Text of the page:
Don't stress about stressing, don't stress about paying more attention or you'll actually pay less because you'll be paranoid you forgot something. Put all your stuff in one place near the door when you come home. Change out of your work clothes. Do something to relax. Don't talk about work with anyone when you're not actually at work.
posted by desjardins at 8:57 PM on May 20, 2012

I didn't think stress (99% work-related) would essentially short circuit one's brain like that and cause lapses?

Stress makes me into a total idiot. Even preoccupation with something makes me very likely to do the kinds of things you mentioned. I think my brain can only deal with so much thinking at one time and if I'm forcing it to think too much about one topic, it says screw it, and just drops everything else. Vision is one of the first things to go, I can be looking right at something and wondering where it is. Sometimes I look for my sunglasses and I'm wearing them and not up on my head either, on my eyes.

That or I suffered some kind of head injury as a child because I can be epically absent minded at times.
posted by fshgrl at 10:20 PM on May 20, 2012 [1 favorite]

I hope I'm not the only one who read this and was mortified that you have described occurrences of my everyday life as indicating that I might be "a total dope".

I've got two graduate degrees.... I don't think intelligence is measured by whether you forget to screw in the gas cap sometimes.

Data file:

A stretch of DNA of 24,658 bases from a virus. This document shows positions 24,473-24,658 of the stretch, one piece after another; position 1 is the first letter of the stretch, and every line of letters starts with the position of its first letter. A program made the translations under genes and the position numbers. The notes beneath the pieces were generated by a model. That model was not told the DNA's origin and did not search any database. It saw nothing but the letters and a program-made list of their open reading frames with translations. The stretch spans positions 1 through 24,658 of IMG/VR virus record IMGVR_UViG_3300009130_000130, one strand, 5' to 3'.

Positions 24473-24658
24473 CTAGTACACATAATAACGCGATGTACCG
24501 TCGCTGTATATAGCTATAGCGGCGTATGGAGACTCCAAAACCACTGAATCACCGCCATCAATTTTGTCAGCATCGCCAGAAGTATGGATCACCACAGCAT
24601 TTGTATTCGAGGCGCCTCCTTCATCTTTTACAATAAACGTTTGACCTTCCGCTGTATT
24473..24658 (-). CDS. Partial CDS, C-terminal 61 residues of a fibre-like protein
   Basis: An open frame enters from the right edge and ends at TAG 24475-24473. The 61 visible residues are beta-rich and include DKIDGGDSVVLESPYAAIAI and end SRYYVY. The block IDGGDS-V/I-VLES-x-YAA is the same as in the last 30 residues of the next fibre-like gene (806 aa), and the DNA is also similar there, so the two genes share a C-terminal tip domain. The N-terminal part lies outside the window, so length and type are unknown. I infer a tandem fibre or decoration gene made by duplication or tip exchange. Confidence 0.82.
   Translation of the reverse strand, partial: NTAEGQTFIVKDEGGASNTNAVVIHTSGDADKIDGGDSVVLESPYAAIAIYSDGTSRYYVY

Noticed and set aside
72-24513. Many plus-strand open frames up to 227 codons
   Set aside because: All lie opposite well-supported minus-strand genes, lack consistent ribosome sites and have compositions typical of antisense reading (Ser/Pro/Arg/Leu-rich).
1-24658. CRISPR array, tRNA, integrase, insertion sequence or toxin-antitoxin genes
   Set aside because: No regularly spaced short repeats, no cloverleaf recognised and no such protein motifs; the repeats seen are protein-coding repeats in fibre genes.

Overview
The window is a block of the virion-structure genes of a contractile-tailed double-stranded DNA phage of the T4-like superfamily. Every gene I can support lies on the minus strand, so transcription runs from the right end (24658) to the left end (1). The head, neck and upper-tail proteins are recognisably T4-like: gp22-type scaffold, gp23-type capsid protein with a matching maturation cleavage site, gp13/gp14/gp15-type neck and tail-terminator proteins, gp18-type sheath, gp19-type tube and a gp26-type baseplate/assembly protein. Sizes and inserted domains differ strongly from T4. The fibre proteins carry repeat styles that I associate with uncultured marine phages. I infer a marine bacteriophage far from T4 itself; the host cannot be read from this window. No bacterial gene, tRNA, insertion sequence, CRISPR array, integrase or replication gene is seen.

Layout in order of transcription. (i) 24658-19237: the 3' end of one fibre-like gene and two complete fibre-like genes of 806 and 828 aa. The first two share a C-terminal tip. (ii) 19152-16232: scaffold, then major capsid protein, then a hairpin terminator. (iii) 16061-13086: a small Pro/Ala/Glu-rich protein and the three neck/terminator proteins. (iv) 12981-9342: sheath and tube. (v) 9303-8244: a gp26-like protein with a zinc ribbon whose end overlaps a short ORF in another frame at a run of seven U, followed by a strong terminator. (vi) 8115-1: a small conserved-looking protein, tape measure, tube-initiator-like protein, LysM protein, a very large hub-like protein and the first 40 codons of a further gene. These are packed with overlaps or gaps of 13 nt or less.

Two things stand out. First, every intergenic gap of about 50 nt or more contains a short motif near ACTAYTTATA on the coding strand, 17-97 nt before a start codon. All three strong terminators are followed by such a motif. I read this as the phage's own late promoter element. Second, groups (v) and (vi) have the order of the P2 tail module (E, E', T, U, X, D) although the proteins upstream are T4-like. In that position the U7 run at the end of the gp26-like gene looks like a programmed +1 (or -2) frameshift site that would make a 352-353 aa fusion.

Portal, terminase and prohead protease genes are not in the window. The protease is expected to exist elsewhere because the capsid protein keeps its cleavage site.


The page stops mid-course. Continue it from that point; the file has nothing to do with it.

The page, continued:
posted by treehorn+bunny at 11:09 PM on May 20, 2012 [2 favorites]

Each of these incidents happened when you were going through a door. It's common to forget things when you go through a door (and are under stress and in a diet).
posted by tel3path at 2:21 AM on May 21, 2012

I totally agree with treehorn+bunny.. at least one of these things happens to me daily and I'm not a complete lunatic. I wouldn't worry about it.
posted by pintapicasso at 3:54 AM on May 21, 2012

Your new diet doesn't sound healthy to me. All those carbs are likely wreaking havoc on your blood sugar, not to mention all the anti-nutrients found in improperly processed (which they likely are) grains and nuts. People react differently to diet, and maybe for some people this is fine, but it sure seems like for you it isn't. It definitely wouldn't be for me, either, or many, many people I know who tend towards chubby. Blood levels of cholesterol are VERY poorly correlated with diet, so there is no reason you need to avoid eggs, dairy, or meat. Great that you stopped the sugar and flour, not so great that you are no longer getting high-quality protein to balance out your carbs. I think you need to modify your diet. Get a different nutritionist if need be, or do it yourself by experimenting.
posted by parrot_person at 4:31 AM on May 21, 2012

I hope I'm not the only one who read this and was mortified that you have described occurrences of my everyday life as indicating that I might be "a total dope".

I've got two graduate degrees.... I don't think intelligence is measured by whether you forget to screw in the gas cap sometimes.
posted by treehorn+bunny

Okay, I think your mortification is a tad misplaced. I meant 'dopey' as in 'sleepy', 'foggy', 'befuddled', not 'thick', 'dumb' or 'stupid'. I have no doubt that someone with two degrees is very intelligent and I'm sorry to have caused you offence.

To rephrase, change it to: 'a total dunder-head'

Anyway, thank you to all the above posters, as usual one's ills in life seem to be down to diet and stress...
posted by Chorus at 5:30 AM on May 21, 2012